Another thing to mention is the "nametab" story. If you ever implemented ST/A-PI in your system you will SURELY run into nametab generation problems of /SSF*-tables. Those can be "ignored" but will prevent the system during export to finish correctly. You need to modify the .TSK-files manually. That's why we decided to no more ever import those kind of "monitoring" plugins, that are only used once before the upgrade for an Early Watch.

      For the export/import we had 6 full runs, many, many others with interruptions and changes of the number of processes. We needed a bit of database parameter changes (we use MaxDB) and finally did a parallel export and import with the manual migration monitors over X-mas with a total runtime of 42 hours.

      After that time all RFCs in SM59 needed to be adapted, HR infotypes needed to be regenerated, all S*-statistics table update programs needed regeneration etc. We started effectively at 2nd of january and had dozens of small issue with programs without the Unicode-Flag (who were not or too less used to find out), Query-Info-Set regenerations, some adapting of interfaces, who use the filesystem (UTF-8 vs. ASCII-files). We actually still have some issues with Excel exports (Office 2000) but those will be abandoned by implementing Office 2003 successively.

      All in all it was feasible, but only with a HUGE amount of work. Total project runtime: I can't say exactly but > 6 months before we ran the first UCCHECK.

      I can only advise everyone to NOT start with an MDMP installation if possible. Even if you only have two codepages, it will be a lot of frustrating and humdruming work, especially, if you need external consultants or people able to understand the language.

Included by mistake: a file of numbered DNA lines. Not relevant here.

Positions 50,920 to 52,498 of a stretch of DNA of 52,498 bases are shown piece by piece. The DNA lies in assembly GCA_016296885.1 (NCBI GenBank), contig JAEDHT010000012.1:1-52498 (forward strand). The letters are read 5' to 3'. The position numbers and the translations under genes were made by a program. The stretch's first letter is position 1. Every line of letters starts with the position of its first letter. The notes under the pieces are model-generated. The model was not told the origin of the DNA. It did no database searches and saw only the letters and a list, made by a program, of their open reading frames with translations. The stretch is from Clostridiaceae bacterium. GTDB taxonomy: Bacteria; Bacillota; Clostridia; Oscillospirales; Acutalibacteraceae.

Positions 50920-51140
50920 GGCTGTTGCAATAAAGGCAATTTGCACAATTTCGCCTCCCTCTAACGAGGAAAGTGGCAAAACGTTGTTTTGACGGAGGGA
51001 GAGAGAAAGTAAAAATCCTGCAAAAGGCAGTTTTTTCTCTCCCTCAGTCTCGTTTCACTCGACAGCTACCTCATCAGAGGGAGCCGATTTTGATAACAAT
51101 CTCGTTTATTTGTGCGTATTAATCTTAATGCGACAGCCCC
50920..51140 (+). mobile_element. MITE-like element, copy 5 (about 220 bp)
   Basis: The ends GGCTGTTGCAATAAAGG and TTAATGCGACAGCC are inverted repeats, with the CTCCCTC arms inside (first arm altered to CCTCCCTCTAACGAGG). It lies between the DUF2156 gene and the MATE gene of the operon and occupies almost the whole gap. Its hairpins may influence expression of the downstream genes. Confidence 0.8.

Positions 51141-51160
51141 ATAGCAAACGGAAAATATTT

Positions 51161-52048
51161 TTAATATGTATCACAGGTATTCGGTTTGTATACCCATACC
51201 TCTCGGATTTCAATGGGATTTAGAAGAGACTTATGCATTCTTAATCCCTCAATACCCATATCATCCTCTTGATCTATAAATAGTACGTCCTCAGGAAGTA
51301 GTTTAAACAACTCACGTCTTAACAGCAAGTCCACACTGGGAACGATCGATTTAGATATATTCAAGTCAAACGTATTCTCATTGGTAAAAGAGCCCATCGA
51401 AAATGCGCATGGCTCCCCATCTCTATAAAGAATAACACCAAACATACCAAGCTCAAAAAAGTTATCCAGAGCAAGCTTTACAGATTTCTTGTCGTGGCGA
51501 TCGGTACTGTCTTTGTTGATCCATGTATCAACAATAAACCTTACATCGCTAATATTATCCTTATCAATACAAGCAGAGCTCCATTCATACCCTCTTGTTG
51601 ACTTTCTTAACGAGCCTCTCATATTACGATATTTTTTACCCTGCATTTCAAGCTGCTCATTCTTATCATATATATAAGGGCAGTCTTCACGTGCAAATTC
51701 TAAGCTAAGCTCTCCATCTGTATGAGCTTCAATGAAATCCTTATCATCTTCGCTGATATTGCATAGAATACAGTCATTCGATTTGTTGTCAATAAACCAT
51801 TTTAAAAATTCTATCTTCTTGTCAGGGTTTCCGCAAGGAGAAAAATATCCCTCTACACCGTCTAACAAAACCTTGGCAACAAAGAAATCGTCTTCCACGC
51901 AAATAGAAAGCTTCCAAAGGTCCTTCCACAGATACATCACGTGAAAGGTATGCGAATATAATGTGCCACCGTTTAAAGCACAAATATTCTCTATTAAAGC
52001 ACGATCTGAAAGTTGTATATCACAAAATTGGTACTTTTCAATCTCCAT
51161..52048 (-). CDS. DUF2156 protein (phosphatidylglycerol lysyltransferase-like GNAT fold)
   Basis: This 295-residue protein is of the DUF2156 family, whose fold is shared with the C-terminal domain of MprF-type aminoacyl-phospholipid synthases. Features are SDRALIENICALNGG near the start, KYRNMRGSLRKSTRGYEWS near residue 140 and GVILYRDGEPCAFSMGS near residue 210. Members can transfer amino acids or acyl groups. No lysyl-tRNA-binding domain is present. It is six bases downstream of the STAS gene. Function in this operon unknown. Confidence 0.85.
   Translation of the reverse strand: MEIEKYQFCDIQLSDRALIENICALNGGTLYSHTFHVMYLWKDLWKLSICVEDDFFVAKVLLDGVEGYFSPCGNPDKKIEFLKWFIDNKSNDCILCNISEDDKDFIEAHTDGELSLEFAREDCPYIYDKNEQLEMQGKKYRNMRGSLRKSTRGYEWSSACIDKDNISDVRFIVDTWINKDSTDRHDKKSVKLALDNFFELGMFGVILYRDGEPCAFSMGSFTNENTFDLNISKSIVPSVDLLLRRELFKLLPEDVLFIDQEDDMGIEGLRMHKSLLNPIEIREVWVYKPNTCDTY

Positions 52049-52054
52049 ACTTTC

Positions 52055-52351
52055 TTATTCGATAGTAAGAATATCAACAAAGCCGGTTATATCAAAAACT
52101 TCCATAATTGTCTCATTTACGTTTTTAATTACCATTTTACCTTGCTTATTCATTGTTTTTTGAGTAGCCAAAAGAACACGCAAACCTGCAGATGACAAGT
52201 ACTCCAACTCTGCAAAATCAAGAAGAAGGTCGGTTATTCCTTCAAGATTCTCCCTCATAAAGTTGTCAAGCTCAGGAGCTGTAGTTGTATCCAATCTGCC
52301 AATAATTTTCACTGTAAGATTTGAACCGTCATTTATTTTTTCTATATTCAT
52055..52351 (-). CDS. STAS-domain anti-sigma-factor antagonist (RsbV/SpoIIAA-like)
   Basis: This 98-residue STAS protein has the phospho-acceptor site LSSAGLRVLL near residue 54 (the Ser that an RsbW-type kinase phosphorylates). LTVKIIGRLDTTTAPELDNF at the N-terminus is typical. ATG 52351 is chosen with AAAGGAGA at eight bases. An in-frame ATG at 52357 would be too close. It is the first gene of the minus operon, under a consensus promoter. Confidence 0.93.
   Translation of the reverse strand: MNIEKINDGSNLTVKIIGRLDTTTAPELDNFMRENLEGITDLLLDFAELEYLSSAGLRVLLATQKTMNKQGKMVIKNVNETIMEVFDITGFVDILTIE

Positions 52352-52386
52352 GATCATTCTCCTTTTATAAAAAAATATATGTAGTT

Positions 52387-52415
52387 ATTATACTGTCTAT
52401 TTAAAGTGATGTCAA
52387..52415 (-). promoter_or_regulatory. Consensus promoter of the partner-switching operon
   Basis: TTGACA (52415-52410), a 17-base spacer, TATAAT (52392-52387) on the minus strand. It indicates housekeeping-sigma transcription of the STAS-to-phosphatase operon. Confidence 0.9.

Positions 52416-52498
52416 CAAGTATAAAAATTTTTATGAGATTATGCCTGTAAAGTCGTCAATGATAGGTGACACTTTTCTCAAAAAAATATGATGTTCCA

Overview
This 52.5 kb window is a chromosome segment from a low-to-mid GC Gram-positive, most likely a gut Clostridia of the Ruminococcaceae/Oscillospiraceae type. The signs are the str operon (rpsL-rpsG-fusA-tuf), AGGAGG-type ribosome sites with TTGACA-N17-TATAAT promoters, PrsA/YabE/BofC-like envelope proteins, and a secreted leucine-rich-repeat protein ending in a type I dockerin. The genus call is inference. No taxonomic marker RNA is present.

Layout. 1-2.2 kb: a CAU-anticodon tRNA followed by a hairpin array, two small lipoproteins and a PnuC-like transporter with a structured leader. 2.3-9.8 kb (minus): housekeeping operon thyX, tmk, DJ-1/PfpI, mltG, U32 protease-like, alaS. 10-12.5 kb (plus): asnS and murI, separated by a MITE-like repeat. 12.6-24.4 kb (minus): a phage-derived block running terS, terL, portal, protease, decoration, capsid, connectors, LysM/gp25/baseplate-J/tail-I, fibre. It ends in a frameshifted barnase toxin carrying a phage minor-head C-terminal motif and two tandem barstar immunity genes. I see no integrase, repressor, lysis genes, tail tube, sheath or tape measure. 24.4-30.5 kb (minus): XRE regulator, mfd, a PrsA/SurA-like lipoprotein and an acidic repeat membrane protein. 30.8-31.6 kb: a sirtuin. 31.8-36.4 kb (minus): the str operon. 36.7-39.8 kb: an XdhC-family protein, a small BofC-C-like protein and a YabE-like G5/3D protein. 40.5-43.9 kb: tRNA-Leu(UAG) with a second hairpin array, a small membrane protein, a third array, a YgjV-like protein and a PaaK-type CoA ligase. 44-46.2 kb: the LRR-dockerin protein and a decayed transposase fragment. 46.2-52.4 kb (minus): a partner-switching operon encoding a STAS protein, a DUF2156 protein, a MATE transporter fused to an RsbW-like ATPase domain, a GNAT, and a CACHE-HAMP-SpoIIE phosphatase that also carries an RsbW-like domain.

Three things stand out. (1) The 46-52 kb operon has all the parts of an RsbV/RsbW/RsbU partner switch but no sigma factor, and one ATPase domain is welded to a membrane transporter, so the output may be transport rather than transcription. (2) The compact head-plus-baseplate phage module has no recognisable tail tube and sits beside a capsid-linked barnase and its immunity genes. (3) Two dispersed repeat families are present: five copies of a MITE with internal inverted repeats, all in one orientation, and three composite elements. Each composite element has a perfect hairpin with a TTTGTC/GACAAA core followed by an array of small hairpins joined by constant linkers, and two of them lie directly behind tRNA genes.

Ah - and I totally forgot, we did the same with our CRM system (CRM 3.0 to 5.0 - then Unicode conversion) - 65.000 words. That was done at the same time parallel to the R/3 conversion (including the upgrade).

      So - I haven't had X-Mas this year, maybe this year (if ERP 2005 will not come) 😉

      Hope, I haven't flooded too much - just get back to me if you need more information.



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    Former Member
    Feb 16, 2007 at 06:17 PM

    Thank you Markus for your wealth of information, it will help me in presenting to my management the level of resources and the time it takes!

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    • Hi Markus,

      Thanks for the additional comments and information. I think it helps to get as many experiences as possible when planning a conversion. Your SAP R/3 conversion is a really interesting story, I enjoyed it and felt the pain and challenges you documented. I hope you have Christmas off this year 😊